One concert down… one to go.
In case you are just making your way to my blog, I’m currently in Havana covering the Minnesota Orchestra’s historic tour to Cuba. And as a man who makes a living from writing, I’m embarrassed to admit I’m having a hard time describing everything that’s going on… it feels like mere words are simply not enough.
My review of last night’s concert will run Monday in MinnPost, but in the lull between last night’s hugely successful concert and the one later tonight, I wanted to provide a glimpse into what’s going on backstage.
Purely from a logistical point of view, this concert is a massive, even Pharonic undertaking. We brought in approximately four tons of equipment to make everything possible… including a collapsible acoustical shell for the stage of Havana’s Teatro Nacional. And it wasn’t simply a question of setting it up once and being done—we’re here for Cuba’s famed CubaDisco musical festival, and the same stage is being used by other groups for other events, too. At his first inspection of how the stagehands had set up the space, Osmo was afraid that the Orchestra had been set too far back; stage manager Dave McKoskey assured him that the Orchestra would be pulled forward for the rehearsal and performances. Everything would be good to go.
And it was.
I’m tempted to add “as if by magic,” yet that is totally not the case. The Orchestra’s stage crew—Gail, Joel, Dave, Don, and Terry—worked their collective tails off to make it happen. It wasn’t magic, but rather expertise and grit.
They were helped by a solid crew of Cuban stagehands. When Osmo first arrived, the theater’s stage manager came over specifically to tell him what a profound honor it was to have us there. He added that classical music was his passion, and he was coming with his family to both performances. He assured us that we were in good hands.
And so we were. In my time here, I’ve seen that Cubans are an astonishingly resourceful people; they are experts of taking whatever is at hand and making it work. A famous example of this is the continued use of classic 1950s-era cars, which are lovingly held together with hand-made parts. Another example of this resourcefulness comes from these concerts. Minnesota Public Radio brought a vast array of broadcast equipment, but they needed a control station inside the hall. “No problem,” our Cuban hosts declared… and they build a table to hold the equipment out of wood they could find. Sadly, the minute the equipment was placed on it, the jury-rigged table sagged alarmingly. “No problem,” our hosts declared again. This time, they worked with MPR’s personnel to create a support structure from the equipment cases. That has appeared to do the trick.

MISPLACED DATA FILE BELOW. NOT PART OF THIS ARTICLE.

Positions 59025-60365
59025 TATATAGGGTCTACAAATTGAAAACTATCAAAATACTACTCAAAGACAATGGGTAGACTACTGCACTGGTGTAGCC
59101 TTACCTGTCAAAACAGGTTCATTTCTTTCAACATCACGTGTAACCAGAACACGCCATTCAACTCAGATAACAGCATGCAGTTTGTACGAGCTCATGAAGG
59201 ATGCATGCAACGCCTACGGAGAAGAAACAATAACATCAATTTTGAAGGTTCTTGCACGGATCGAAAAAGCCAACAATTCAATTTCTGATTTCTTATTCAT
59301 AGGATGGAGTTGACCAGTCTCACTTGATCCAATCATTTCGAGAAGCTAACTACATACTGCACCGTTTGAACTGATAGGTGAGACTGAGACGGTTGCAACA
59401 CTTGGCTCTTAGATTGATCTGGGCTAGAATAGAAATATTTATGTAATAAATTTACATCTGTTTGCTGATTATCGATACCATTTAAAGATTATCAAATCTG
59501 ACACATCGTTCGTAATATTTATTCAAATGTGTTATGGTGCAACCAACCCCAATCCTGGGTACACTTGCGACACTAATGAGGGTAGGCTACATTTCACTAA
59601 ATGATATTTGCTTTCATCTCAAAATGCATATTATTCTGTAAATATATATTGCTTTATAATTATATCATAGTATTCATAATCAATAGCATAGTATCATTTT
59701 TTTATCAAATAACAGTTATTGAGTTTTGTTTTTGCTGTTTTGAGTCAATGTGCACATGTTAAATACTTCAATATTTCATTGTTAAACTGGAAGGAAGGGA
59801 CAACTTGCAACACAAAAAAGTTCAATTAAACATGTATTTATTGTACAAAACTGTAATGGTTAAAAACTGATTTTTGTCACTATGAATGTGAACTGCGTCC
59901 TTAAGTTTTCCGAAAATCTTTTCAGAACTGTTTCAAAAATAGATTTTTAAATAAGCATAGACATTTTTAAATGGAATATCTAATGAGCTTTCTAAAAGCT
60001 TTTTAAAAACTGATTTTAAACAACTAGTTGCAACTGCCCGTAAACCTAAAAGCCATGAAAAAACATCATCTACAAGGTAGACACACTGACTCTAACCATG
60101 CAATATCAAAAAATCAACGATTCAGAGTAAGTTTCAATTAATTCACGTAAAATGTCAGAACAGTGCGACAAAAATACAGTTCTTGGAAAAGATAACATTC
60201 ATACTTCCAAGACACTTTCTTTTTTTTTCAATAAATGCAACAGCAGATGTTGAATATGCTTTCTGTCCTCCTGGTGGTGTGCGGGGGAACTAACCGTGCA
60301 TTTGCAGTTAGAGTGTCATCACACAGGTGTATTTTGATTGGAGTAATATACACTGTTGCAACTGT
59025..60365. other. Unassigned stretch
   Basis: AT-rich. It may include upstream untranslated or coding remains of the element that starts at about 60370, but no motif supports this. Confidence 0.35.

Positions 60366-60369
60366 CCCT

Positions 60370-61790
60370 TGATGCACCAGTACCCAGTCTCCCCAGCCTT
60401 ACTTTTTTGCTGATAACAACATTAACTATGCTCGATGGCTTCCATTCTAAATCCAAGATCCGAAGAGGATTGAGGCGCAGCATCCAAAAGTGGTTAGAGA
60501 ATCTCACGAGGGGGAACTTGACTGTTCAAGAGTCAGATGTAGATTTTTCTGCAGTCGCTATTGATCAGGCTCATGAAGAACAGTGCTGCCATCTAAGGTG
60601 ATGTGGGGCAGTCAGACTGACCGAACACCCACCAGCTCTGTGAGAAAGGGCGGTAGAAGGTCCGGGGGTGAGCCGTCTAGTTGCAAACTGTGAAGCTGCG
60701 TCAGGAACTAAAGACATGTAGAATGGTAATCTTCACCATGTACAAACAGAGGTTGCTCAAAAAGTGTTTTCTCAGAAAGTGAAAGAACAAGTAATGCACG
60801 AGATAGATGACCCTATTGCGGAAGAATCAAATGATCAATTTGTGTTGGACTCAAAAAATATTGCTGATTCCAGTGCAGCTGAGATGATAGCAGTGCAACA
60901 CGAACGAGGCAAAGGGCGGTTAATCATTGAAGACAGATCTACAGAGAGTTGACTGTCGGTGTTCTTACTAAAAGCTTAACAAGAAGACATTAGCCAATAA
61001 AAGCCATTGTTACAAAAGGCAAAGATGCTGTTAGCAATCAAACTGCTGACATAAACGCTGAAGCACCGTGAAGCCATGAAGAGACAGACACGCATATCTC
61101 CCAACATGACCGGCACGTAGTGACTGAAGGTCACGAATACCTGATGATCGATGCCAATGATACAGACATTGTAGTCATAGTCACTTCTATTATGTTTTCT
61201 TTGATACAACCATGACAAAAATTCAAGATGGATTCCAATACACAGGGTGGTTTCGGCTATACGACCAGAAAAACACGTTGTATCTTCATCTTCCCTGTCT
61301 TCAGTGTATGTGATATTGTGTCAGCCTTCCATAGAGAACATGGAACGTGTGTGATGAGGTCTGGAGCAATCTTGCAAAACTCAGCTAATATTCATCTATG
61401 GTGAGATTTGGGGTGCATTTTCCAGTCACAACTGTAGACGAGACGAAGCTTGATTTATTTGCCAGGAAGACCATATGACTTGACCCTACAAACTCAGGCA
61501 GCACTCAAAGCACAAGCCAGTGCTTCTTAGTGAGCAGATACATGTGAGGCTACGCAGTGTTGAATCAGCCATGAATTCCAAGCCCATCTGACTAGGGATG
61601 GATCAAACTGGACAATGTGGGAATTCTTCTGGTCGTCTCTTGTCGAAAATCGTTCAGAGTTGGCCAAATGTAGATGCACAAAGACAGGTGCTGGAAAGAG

The pre-concert, backstage experience was somewhat surreal. Essentially the stagehands augmented the small changing rooms by creating a series of mobile locker rooms for the musicians to use backstage. The musicians made the most of these areas, zipping through—or sometimes barreling through—as they finished getting ready. In addition to getting into concert dress and tuning, many were testing their instruments, seeing how they responded the heat and humidity. It was a wonderful blur of sound.
While the musicians were doing that, the stagehands (of every nationality) were running wildly in every direction. For example, programs had to go to the front of the house… so guys loaded up boxes and sprinted down a short stairway leading down from the stage (as we watched this all transpire, Star Tribune reporter Graydon Royce and I looked at each other and said nearly in unison, “There’s no part of this operation that is OSHA-approved.”)
Thrown into the mix were about five trillion press folks swirling around, hurriedly conducting interviews with anyone who would hold still for a minute. Plus, there was an entire legion of photographers—enough cameras were clicking that one would be excused from assuming that someone was practicing on a snare drum. Amidst the rattle of snapping shutters, one musician murmured, “I’ve never been so self-conscious about how I look in my life…!”
But finally, the concert start time overtook us. Preparations wrapped up, and although it may have felt like there were a thousand things left to do, I think everyone realized just how much had been achieved, in such a short amount of time. It was remarkable, and we all helped make it happen, each in our own way.
And so, with a mixture of pride, wonder, anticipation and adrenaline, we got under way… and presented a concert for the ages.
Scott, I loved this post! Thanks for the look backstage and a perspective that we could only get from someone who is there. It so helps that you know the people! You know what it takes to put on a concert also — your experience and knowledge are invaluable here. I think this will be an important addition to your reporting. Others are writing about the concerts, but you’ve given us the human, backstage view. Cinda